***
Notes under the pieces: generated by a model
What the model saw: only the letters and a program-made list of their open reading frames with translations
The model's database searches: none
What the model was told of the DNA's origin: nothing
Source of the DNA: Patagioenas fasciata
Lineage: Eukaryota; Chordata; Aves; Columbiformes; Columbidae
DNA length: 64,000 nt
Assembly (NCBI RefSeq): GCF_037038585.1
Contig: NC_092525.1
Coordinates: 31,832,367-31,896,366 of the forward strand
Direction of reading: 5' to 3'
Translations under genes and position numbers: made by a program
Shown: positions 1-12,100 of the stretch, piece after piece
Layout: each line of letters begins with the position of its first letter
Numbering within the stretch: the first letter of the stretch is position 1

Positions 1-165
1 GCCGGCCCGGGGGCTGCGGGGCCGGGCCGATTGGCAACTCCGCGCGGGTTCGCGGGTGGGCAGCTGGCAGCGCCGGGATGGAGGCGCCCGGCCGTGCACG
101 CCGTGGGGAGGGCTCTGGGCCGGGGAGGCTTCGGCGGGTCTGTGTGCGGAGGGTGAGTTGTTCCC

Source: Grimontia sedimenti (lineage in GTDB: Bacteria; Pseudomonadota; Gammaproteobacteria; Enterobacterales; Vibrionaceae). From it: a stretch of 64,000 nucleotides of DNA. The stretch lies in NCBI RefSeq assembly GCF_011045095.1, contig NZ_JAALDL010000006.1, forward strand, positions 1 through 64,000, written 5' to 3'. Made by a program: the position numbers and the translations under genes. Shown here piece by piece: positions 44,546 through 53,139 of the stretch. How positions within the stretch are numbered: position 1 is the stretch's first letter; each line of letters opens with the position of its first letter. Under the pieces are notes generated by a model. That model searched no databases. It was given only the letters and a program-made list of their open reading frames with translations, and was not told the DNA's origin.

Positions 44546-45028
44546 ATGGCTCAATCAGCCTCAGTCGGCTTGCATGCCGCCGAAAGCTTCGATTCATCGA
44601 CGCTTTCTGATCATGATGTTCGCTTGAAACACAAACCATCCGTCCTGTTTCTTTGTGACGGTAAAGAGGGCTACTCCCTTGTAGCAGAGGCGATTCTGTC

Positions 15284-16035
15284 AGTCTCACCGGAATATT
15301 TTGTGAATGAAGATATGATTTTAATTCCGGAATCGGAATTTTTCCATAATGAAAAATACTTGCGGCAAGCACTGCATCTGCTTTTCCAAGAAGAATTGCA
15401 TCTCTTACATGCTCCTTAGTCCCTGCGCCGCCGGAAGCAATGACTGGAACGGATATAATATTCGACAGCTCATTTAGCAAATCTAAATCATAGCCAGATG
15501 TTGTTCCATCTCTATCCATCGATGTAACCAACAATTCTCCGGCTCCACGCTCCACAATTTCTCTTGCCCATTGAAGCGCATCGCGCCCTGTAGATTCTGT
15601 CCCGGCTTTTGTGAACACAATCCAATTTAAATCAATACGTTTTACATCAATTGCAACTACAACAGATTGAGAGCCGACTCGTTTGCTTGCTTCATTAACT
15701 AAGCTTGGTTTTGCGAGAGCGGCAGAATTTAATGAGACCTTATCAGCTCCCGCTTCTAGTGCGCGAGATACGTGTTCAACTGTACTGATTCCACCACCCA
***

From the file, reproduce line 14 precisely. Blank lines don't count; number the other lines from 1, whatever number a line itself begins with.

Layout: each line of letters begins with the position of its first letter